Today, we are familiar with countless benefits this mineral plays in sustaining life, thanks to modern science. In addition to its role in supporting the immune system, zinc is needed to regulate digestion, metabolism, and nerve function. Another major role played by this trace element is helping the body heal. The body needs it to repair and grow cells to maintain healthy skin.
Hopefully, most of you are already aware of these general benefits of zinc for the body. But did you know that it can also positively impact your brain? Let’s find out more about it in the next section
Zinc for Brain: Exploring the Connection
If you are looking for something to enhance your wellness routine, you may consider adding zinc to your supplement lineup. Afterall, the mineral is purportedly important for wound healing, immunity, and other tasks of the body. Interestingly, these benefits associated with zinc extend beyond these cliched roles to include the brain.
Yes, you heard it right. Zinc carries the potential to alter your brain function, but in a positive way, and research confirms it. In fact, several studies investigating this link has come up with different cognitive benefits that can be enjoyed by merely adding a zinc supplement to your daily routine. Let’s briefly discuss these benefits below.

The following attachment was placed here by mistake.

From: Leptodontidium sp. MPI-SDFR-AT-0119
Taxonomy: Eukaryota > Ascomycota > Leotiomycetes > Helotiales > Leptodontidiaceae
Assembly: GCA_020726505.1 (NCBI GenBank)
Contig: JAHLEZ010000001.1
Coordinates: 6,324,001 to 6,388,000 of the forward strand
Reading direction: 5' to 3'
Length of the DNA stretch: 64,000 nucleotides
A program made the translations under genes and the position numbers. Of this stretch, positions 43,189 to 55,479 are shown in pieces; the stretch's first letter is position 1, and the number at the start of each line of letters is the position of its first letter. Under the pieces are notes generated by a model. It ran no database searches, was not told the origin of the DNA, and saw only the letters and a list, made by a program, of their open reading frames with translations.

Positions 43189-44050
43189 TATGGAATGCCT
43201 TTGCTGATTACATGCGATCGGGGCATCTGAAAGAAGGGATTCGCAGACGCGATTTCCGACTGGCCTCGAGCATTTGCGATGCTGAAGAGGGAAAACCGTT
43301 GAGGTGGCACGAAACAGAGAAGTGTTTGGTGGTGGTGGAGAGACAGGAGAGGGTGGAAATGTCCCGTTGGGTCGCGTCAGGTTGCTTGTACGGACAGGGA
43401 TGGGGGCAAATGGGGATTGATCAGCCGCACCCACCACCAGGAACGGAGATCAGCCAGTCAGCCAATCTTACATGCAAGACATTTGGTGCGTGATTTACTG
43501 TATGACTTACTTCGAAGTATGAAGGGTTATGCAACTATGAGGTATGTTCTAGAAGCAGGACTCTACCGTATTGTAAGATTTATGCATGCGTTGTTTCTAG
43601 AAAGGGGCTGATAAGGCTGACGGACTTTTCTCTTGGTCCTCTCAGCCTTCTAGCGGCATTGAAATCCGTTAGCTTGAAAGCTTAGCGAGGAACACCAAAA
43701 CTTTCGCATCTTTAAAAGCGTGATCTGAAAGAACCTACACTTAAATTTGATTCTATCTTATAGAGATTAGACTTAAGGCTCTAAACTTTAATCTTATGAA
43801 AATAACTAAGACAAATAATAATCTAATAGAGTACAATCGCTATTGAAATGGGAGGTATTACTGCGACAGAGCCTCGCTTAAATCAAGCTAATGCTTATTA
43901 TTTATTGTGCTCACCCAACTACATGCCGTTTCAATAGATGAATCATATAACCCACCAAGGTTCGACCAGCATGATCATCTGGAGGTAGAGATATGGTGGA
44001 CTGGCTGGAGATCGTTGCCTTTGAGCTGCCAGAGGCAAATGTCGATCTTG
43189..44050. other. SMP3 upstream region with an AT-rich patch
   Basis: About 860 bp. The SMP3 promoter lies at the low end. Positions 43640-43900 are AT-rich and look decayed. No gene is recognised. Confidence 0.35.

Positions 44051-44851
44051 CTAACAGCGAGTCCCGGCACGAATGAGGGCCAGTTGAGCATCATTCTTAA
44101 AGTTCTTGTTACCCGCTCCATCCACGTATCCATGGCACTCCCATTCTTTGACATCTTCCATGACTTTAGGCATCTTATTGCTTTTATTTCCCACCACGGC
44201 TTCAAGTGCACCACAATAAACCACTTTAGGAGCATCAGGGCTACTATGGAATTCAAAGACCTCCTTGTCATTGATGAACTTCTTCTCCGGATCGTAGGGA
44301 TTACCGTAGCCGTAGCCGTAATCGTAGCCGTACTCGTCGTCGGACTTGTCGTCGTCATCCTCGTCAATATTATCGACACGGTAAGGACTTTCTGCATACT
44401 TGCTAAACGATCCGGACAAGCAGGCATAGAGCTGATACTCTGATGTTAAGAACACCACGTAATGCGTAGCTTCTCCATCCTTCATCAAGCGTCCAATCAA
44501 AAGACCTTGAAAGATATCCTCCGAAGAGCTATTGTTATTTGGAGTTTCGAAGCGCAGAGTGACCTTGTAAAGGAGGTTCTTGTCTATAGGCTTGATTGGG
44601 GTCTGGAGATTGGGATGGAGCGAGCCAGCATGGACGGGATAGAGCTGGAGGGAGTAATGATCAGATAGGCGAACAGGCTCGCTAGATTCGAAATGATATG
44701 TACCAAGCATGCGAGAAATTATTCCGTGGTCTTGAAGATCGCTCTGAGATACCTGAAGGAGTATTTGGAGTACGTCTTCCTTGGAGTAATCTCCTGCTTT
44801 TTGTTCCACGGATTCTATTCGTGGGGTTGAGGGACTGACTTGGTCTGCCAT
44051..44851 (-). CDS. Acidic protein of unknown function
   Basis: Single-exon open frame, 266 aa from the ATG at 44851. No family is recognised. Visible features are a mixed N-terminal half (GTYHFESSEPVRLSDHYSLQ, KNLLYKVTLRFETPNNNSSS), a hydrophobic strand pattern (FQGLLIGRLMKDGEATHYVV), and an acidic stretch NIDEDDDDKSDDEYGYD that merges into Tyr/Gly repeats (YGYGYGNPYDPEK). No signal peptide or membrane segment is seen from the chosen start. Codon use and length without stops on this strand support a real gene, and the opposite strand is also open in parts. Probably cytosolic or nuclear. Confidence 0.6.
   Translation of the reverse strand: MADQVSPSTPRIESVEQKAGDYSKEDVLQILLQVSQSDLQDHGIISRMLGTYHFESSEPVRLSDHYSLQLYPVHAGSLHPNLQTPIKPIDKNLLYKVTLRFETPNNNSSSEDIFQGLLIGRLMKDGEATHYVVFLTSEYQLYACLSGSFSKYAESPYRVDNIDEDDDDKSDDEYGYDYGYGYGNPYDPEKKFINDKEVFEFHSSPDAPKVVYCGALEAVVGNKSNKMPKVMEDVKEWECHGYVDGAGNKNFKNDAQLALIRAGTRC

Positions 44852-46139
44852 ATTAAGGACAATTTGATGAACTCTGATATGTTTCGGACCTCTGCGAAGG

Zinc and Memory Formation
As a trace element that’s commonly ignored by many, zinc carries a particularly important role in the brain. It is used by the brain to synthesize new neurons, particularly in the hippocampal area. Consider the hippocampus as a temporary hard drive that stores your emotions and memories along with other sensations. However, it is not a long-term storage facility for your memories as its main role is to develop them. Once the memories develop in the hippocampus, they are consolidated and made long-term as you sleep.
Having low levels of zinc in the body can stunt this process, making it challenging for your hippocampus to create and store new memories. But with enough zinc in the system, you can engage in all personal and professional duties while protecting your precious memories.